Long Beach man convicted of murdering CSUN student

Abdullah Alkadi pictured
Abdullah Alkadi was last seen on Sept. 17 near his home in the 9900 block of Reseda Boulevard in Northridge.

After 15 minutes of deliberation, jurors found a 29-year-old man guilty of murdering CSUN student Abdullah Abdullahtif Alkali, 23, during a Craigslist car sell, according to prosecutors.

Agustin Rosendo Fernandez was convicted of first-degree murder on Thursday, with jurors also finding that the murder was committed during a robbery and carjacking.

Fernandez, a Long Beach native, fatally stabbed Alkadi, a Saudi Arabian third-year engineering student, after he responded to Alkadi’s post selling his Audi A6 for $30,000.

According to prosecutors, the two men met in Northridge on Sept. 17, 2014 to negotiate a deal, during which Fernandez stabbed Alkadi six times in the chest in an attempt to keep both the money and car.

Alkadi’s body was found on October 16 off Interstate 10 in Palm Desert.

Fernandez claimed he killed Alkadi in self-defense after he pulled a knife out and demanded more money.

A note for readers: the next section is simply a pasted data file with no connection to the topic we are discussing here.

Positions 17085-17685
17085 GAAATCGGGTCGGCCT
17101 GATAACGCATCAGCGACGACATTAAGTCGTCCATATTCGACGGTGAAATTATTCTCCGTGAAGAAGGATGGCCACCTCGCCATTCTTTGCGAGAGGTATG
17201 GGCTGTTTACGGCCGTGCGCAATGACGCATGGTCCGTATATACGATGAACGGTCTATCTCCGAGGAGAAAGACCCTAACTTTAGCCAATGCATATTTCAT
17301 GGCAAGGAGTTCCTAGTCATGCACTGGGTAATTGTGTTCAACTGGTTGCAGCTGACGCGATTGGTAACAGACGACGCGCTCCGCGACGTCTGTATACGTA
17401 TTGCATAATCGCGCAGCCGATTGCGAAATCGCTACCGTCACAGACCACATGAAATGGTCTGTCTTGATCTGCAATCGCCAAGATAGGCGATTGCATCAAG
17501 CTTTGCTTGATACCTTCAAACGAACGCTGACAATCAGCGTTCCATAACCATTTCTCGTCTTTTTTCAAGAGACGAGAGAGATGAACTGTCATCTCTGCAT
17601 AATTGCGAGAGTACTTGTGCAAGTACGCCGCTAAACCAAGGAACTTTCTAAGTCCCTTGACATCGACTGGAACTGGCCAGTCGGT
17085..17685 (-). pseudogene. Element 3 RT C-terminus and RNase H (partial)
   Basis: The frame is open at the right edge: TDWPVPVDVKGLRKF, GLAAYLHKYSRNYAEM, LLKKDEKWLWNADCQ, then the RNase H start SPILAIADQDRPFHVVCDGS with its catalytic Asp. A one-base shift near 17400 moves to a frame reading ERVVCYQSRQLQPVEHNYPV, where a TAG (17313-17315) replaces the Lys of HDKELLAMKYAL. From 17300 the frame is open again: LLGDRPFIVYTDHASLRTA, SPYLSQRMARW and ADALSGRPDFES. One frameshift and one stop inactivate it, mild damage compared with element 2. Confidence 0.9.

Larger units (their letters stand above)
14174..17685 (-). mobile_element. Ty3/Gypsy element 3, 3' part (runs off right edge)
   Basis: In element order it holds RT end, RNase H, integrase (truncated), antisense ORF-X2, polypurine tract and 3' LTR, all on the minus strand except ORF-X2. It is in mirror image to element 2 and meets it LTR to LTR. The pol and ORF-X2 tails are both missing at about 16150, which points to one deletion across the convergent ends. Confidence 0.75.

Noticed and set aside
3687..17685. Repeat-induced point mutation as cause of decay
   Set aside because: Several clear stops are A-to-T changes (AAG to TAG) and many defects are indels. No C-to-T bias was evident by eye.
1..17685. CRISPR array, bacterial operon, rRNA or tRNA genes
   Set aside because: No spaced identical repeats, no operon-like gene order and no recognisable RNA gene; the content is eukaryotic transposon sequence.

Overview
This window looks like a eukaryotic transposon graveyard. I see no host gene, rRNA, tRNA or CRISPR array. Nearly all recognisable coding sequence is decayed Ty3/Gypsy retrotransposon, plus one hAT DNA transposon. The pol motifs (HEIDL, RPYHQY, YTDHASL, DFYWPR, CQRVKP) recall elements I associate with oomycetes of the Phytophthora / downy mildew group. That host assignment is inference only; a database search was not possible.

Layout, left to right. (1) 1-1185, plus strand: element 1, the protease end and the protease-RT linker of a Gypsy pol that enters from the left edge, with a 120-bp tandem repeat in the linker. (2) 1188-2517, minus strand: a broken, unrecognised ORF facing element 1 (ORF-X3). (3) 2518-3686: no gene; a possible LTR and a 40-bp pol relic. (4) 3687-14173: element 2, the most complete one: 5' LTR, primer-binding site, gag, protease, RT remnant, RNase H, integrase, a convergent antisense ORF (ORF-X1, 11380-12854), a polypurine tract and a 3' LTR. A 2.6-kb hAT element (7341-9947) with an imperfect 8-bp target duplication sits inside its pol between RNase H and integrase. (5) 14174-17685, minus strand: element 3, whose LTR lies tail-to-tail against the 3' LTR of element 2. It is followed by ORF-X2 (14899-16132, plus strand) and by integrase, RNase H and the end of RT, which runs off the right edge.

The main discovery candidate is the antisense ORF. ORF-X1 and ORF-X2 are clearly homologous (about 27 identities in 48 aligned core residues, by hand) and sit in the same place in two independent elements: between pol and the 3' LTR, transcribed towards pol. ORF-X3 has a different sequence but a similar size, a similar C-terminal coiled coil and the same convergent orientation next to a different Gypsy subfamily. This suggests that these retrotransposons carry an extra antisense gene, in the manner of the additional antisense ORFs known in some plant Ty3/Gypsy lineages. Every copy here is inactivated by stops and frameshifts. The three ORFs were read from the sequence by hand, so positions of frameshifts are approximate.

The defense said Fernandez lied to detectives about what happened to Alkadi because he was afraid of getting in trouble.

During closing arguments, however, Deputy District Attorney Cynthia Barnes told the jury that Fernandez’s actions after the crime were consistent with a consciousness of guilt.

Barnes explained to the jury that consciousness of guilt is when a person who is accused of a crime does something which an innocent person wouldn’t do. According to USLegal.com, it allows a prosecutor to introduce testimony that shows that the defendants actions prove he knew he was guilty.

According to Barnes, Fernandez not only lied to detectives, but also didn’t tell anyone he killed in self-defense.

Fernandez’s attorney, Justine Esack asked the judge for a mistrial, on the grounds that Barnes introduced evidence to the jury that the defendant hadn’t been questioned on.

After reviewing the previous days of questioning of the defendant, the judge said that Barnes had indeed questioned Fernandez on the evidence and overruled Esack’s request.

Fernandez faces life in prison without the possibility of parole. His sentencing is scheduled for August 12.